In the Eye of the Beholder
"We live in a fantasy world, a world of illusion. The great task in life is to find reality."
- Iris Murdoch, author/ philosopher (1919-1999)
I love antiques and the thrill and competition of getting them at auctions. In my life, I have gone to hundreds of auctions and have found wonderful pieces, from beautiful 19th century china to decorative art pieces from the 20th century. Not only am I fascinated by the prospect of the pieces I may find, I am always in awe of the psychology and buying patterns at work among my fellow bidders.
I can’t tell you how many times I have taken my seat at an auction and watched an item go up on the block and bring in hundreds of dollars. Then, literally the very next day, I could attend another auction and quietly buy the same exact item for a mere $10. And I, wearing my best poker face, walk out of the auction house pleased with my new find, having purchased it at a fraction of the cost of yesterday’s buyer.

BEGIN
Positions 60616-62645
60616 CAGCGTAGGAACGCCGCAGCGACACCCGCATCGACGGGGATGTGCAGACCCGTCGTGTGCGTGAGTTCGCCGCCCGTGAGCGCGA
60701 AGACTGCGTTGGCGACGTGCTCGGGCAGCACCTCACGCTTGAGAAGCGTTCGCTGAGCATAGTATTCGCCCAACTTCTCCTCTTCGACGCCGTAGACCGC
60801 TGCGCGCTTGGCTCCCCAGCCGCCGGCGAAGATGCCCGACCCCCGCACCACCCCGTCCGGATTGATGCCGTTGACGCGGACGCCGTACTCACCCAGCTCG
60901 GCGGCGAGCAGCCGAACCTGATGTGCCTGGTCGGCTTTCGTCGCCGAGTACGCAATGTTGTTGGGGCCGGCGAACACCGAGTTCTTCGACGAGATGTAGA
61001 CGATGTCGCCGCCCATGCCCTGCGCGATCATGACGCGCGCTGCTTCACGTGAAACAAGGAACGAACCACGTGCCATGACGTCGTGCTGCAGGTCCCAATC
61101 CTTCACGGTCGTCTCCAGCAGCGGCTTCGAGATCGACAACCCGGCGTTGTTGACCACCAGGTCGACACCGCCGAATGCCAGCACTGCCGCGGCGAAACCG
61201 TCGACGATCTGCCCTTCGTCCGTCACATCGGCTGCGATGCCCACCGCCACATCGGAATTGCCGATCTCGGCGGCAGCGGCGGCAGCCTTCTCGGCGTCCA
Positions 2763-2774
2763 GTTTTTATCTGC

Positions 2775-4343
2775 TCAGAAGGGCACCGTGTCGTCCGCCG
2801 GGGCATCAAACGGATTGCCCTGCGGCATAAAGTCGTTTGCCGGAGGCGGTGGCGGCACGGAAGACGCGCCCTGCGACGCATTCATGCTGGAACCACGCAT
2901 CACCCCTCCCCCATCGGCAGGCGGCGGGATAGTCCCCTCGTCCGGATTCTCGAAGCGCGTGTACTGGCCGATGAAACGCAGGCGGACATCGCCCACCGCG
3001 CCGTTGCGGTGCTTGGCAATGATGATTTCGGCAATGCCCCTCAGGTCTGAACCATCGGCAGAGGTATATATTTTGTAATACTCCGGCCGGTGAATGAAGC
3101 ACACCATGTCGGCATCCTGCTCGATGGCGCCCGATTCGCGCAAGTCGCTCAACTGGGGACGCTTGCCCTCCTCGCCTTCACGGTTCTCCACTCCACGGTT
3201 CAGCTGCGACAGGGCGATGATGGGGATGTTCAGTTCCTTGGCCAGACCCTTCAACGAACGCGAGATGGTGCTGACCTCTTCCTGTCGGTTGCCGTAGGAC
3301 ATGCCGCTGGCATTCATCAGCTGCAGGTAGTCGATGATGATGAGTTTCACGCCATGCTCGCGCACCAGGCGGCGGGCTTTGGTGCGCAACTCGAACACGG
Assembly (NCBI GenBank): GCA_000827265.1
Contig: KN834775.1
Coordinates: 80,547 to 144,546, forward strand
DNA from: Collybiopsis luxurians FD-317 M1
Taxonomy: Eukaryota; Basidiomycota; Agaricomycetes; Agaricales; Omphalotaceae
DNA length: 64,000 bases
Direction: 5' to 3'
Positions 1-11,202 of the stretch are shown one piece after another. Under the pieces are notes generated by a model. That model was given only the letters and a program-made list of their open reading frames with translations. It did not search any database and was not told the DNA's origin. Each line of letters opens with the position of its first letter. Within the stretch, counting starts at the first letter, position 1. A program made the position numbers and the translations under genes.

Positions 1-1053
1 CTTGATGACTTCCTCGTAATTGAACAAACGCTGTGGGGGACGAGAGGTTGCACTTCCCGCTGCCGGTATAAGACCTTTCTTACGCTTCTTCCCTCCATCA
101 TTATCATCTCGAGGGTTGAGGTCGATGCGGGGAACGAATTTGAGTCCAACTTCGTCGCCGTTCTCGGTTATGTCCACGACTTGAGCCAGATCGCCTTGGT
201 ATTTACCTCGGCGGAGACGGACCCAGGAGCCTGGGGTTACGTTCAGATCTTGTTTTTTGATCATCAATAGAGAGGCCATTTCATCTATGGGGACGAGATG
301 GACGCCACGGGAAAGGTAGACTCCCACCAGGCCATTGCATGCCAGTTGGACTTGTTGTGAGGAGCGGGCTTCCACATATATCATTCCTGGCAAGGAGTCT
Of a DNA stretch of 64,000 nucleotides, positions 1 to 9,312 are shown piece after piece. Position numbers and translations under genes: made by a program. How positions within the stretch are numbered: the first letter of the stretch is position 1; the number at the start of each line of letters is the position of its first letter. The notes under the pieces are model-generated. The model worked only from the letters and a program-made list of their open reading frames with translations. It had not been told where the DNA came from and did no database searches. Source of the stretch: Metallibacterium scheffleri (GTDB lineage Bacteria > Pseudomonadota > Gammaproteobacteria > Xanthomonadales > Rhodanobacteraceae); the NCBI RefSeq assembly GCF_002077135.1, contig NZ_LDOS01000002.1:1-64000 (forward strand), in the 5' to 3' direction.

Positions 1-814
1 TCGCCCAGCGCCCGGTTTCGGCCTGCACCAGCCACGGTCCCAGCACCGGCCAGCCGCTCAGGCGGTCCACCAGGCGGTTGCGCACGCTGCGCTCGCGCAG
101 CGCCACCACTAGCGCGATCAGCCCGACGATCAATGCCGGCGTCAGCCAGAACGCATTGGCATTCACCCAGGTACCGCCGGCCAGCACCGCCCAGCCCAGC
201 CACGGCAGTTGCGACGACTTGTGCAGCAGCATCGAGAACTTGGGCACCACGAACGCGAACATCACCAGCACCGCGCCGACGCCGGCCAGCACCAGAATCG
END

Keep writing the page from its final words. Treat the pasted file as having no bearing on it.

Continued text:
At these moments many would ask themselves, “What exactly is at work here?” One of the large factors at play is the perceived value of the item. In an article on the Web site www.thinkingmanagers.com, author Edward de Bono explains this phenomenon: “No matter how real a value may be, it has no value at all until the value is perceived.”
Often two products will perform the same function and be of equivalent value. One may be offered at a high price by one company while another may offer the same product at a substantially lower cost. More often than not, buyers will mistakenly perceive the less expensive product to be of less value and will purchase the more expensive alternative because they wrongly equate higher price with better quality. Of course, this is not always the case.